SimpleFeatureService: yet another attempt to simplify vector data dissemination – Part I

In the current web gis world the most common standard protocol to disseminate vector data is the OGC Web Feature Service (WFS). While the protocol is fine, it has a number of shortcomings if we focus on the simple features dissemination case:

  • the protocol is complex, writing a client is often hard and error prone, same goes for implementing a new WFS server
  • the axis order issue makes it difficult, even today, to know what the axis order of the data returned by a WFS is
  • usage of GML implies there are many ways to present the same information or the same geometry (think polygon vs surfaces, or the issue that sometime arise with the feature built in attributes, such as name and location, with the ones that the application wants to publish)

In SOA architectures it is common to have different pieces of the overall system written in different languages, and sometimes there is a need for some part to exchange simple vector data information: we were looking for a quick to implement protocol that would get the job done without the extra complications of WFS (btw, we’re not throwing away standards, in fact GeoServer WFS would be used to cascade the simpler protocol into the more complex, but standard compliant, WFS 1.1).

A quick research showed that GeoJSON would have been a very good candidate for data transport, since there are ready made parsers and encoders for the most common languages. The existing Mapfish data query protocol also seemed to fit the bill quite nicely, however we found some limitations that make it hard to use the protocol as a source of data to be cascaded via WFS:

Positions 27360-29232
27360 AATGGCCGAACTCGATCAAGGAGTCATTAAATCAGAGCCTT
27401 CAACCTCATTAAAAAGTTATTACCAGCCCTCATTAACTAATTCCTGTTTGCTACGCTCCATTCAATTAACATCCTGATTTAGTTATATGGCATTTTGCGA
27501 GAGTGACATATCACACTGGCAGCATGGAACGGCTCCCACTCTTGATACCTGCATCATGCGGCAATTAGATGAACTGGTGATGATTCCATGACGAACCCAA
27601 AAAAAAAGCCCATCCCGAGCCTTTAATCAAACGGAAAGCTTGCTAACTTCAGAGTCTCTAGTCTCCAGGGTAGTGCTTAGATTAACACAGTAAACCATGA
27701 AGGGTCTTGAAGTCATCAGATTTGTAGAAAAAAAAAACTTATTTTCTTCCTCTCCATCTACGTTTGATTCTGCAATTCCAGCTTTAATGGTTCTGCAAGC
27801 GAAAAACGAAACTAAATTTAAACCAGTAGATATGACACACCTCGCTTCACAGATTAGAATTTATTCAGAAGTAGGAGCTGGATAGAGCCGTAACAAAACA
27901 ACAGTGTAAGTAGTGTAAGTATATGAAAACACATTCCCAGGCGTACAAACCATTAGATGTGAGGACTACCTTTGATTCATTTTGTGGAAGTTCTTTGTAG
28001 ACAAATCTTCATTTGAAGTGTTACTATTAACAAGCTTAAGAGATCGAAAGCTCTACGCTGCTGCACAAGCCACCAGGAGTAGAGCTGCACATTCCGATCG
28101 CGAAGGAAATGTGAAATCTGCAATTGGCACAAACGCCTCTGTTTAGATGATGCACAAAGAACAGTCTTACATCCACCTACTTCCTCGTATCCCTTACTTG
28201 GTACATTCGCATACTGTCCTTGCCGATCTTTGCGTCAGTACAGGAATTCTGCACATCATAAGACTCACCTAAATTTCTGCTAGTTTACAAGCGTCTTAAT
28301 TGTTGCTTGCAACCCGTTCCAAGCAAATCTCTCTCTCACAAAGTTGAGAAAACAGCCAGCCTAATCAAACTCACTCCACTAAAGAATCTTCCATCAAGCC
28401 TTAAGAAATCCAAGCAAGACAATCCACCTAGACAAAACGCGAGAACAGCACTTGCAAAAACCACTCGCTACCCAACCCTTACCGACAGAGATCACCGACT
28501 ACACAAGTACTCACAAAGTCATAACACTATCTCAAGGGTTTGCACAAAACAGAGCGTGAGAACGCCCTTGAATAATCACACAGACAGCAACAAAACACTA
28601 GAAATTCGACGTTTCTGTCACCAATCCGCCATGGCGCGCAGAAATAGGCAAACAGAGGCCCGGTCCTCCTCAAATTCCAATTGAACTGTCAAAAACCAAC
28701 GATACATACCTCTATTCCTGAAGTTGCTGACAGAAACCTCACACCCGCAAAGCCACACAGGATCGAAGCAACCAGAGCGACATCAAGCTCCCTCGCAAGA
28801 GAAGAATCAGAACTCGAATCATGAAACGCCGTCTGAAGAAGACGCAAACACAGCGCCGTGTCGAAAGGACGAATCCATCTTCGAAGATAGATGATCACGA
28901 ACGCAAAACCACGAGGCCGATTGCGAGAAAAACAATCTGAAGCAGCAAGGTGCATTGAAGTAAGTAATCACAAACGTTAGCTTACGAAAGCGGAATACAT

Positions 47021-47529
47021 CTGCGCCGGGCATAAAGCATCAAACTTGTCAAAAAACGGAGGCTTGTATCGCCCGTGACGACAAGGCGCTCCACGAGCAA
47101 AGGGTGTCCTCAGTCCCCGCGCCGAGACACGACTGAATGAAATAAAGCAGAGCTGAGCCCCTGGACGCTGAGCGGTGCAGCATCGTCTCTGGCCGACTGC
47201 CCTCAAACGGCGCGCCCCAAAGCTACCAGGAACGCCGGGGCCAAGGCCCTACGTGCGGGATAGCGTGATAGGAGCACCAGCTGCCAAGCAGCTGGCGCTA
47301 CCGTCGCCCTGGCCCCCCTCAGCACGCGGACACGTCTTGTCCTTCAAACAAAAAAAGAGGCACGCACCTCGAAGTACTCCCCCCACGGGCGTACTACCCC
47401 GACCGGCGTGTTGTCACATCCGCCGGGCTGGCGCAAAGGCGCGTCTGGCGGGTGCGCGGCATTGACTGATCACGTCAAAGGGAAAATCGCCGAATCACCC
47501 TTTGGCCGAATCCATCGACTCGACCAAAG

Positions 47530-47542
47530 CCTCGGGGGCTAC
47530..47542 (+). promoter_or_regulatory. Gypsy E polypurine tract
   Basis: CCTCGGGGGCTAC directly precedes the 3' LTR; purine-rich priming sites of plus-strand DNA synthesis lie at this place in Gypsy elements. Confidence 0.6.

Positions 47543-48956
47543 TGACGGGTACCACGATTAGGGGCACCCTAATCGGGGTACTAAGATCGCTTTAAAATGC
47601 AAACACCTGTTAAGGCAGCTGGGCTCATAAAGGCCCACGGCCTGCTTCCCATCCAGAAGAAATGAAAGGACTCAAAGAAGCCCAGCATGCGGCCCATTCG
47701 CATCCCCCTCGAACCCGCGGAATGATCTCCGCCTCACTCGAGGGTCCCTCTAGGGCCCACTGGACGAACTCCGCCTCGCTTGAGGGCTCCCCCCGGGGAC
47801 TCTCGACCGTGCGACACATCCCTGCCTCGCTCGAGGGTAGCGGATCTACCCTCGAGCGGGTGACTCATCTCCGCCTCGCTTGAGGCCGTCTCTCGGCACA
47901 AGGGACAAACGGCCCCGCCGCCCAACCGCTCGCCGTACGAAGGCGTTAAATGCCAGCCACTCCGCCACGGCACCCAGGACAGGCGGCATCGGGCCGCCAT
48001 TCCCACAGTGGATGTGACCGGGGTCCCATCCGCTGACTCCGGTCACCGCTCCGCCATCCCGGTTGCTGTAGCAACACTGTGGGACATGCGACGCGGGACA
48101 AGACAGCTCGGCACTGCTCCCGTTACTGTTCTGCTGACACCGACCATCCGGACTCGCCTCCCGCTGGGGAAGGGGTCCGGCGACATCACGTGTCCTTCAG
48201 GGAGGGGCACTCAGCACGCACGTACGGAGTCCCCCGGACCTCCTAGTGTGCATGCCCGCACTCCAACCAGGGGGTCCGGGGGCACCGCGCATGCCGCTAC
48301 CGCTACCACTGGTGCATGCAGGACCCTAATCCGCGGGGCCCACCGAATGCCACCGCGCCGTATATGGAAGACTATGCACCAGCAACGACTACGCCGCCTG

• there is no entry point that lists all the available layers
  • there is no way to know in advance what attributes will be returned and what is the spatial reference system of the geometries, nor is the axis order known (we want that to be explicit, just to make sure we avoid the same issues we’re seeing in WFS)
  • there is no way to quickly get just the bounds and count of the features satisfying a certain filter
  • there is no recognized way to eventually transport vendor specific parameters (in our case, a multidimensional query for OLAP systems)
  • the pure restful-ness of the protocol does not allow to pass over many parameters
What we did was to extend the protocol a bit to support the above requirements, making it into a very simple OGC like service, and making concessions to the usage of POST requests to gather data.
Well, we can already hear the restful purists yelling about the usage of POST requests to get data. We’re aware that it would have been possible to handle that, but each solution would have had drawbacks:
  • storing the query as a resource would have required to add urls to handle such resources, and some way to expire them (can’t trust the client to orderly go and remove them manually)
  • providing a link back to the full query would have implied the client can publish resource and that the server can link back to them, both cases are not always met in practice
The focus of this protocol is implementation simplicity, so that a diversity of implementors in different languages can quickly get a simple feature service up and running, so we believe that in this case pragmatism needs to have the upper hand over religion. If it’s possible to implement the service quickly and without ambiguities we basically reached our goal, any other improvement can be of interest provided it does not hamper this primary objective.
A PDF document describing the current layout of the simple feature service procotol is available. There are a few questions that we feel are still open:
  • the layout of the urls could probably follow a more hierarchical structure
  • the data type conventions could be fleshed out in more detail (thinking about date/time/timestamp for example)
  • the feature attributes is an unordered set, however cascading by WFS will result in some order being chosen. Wondering if the order should be established at the simple feature service protocol directly (by using an array of attributes in the describe layer output)
  • the documents may be linking each other (this would be make the service crawlable by search engines, assuming that is even a goal and not, on the contrary, an undesirable feature)
  • the capabilities could be turned into a simple list of names and we could have the describe resource provide also the spatial reference system and bounds informations
Let us know what you think!

the GeoSolutions Team